A new senior officer at North Tyneside Council believes the future is bright for the borough despite some big challenges ahead.
Patrick Melia is only into his second week as the authority’s chief executive but has already seen enough to convince him he made the right decision moving across from neighbouring South Tyneside Council.
Mr Melia, a former corporate director at South Tyneside, says there is a good baseline which to work from and a lot of positives.
In an interview with the News Guardian, he set out his aims for the authority and is keen to work with businesses, partners, councillors and residents.
He said: “I sense I’m coming in with a very good baseline and very aware that there are some big things to do.
“When I looked at the job I was really attracted by the fact it feels as if the council has a low profile regionally. It does a lot of good things really well but recognises there are some big challenges ahead.
“It’s an ambitious borough that wants to deliver real change for it’s residents. I’m attracted to the challenge.
“We’ve got a team willing to make big decisions and tackle the big issues.”
One of the biggest challenges facing the council is finding £20m savings in the 2014-15 budget then £64m after that.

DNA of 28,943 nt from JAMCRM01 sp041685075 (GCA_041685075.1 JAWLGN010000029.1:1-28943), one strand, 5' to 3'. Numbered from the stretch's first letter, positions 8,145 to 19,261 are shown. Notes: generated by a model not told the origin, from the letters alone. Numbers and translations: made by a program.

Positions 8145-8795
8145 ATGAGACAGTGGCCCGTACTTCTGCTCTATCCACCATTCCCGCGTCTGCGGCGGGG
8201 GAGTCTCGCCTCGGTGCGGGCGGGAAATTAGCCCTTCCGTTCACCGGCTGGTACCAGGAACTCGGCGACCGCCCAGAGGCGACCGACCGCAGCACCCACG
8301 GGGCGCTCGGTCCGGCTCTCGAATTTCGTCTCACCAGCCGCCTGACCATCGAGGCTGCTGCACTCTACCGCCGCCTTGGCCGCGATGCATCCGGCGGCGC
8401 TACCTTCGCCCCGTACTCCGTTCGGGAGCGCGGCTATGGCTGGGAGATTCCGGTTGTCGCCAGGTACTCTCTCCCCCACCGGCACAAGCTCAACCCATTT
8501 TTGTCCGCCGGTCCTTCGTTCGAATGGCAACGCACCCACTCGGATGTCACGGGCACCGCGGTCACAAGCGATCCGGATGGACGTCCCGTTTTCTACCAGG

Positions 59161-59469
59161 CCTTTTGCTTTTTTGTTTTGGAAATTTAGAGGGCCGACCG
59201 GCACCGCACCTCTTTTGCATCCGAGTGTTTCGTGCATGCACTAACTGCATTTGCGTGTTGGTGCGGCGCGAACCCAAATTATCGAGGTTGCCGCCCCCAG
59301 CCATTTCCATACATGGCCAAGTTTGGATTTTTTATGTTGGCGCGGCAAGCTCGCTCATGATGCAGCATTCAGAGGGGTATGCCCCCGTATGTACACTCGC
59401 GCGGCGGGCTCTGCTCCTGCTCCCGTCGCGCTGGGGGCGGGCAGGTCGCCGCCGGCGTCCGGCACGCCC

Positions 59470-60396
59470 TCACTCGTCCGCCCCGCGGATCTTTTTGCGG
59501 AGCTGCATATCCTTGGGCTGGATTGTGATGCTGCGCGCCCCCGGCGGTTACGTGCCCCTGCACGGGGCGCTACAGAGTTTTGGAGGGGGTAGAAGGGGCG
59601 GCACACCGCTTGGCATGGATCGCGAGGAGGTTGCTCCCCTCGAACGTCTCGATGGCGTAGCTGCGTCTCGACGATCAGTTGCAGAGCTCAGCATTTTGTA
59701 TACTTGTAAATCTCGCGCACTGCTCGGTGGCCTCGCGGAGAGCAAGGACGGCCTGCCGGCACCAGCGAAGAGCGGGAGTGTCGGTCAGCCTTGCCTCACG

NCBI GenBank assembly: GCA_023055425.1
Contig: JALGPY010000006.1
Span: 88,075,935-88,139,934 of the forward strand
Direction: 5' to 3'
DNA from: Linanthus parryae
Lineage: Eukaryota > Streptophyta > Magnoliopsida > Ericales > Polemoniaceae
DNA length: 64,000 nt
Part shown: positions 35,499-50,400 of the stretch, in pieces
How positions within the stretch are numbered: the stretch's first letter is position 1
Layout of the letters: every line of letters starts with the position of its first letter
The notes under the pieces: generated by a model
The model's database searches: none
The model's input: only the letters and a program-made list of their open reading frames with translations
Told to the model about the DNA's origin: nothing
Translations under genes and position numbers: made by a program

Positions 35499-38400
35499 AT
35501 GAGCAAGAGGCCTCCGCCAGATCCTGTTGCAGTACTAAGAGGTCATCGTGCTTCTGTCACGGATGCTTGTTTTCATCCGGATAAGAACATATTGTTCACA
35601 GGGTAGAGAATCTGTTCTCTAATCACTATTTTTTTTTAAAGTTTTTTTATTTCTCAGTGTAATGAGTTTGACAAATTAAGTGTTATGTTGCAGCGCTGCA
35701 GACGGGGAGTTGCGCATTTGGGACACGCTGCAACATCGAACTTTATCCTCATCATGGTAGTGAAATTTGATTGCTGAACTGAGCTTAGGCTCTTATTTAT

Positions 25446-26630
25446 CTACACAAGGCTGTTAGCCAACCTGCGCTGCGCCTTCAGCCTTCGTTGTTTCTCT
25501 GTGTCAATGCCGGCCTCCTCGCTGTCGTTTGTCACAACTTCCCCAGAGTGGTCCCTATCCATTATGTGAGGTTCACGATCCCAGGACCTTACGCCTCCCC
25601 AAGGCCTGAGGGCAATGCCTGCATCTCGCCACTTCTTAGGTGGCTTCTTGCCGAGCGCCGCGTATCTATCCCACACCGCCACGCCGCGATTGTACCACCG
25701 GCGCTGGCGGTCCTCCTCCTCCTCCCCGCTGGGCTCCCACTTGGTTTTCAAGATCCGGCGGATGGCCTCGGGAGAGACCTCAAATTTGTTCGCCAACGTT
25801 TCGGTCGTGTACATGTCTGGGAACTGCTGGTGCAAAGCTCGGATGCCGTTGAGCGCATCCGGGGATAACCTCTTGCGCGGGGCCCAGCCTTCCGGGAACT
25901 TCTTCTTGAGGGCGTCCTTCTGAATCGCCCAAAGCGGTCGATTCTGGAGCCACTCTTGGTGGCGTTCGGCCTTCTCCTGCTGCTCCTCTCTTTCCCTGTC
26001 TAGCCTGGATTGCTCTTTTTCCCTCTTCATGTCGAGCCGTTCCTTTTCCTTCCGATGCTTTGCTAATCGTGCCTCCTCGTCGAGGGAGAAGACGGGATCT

Mr Melia, a qualified accountant, said: “It is a big challenge that will require a big reorganisation of the council around our priorities and what the residents have said to us.
“We need to be more integrated with the services we provide.
“As money gets smaller, we need to be smarter to deliver services and integrate our services, such as with the healthcare foundation trust.”
Mr Melia, who has also worked for Northumbria Probation Service and Durham Police, said he was keen to move forward regeneration schemes in the borough.
“We hope to hear in the near future from the Heritage Lottery Fund about the Spanish City Dome,” he said.
“I’m very clear that we will bring forward the work, the Dome will have a future and will not be a derelict building.
“We want to continue around the other town centres of Wallsend and North Shields, how we continue to improve services and how we make sure it has a sustainable life.”
He was also full of praise for the enterprise zone status secured for the former Swan Hunter site, as well as the number of business parks in the borough, and said it was vital that youngsters were provided the right skills to help secure jobs in the future.
Mr Melia has also spent time driving and walking around North Tyneside to see first hand some of the issues, and will soon be joining ward councillors in their communities to hear from residents first hand about their dealings with the council.
“One thing I’m hearing is around customer focus, making sure that as an organisation in terms of how we deal with the public we treat them with respect and promptly with requests. I’m working with the team on that.”
Mr Melia admits that for the borough to progress, they need to build up to 12,000 new homes over the next ten years.
And he also feels following the opening of the Kings Priory School that the council needs to reorganise its school provision.
“If we maintain links with the schools and headteachers we can work together to deliver and reorganise the education landscape for the borough that will set us up to deliver great education for the future of our children,” he said.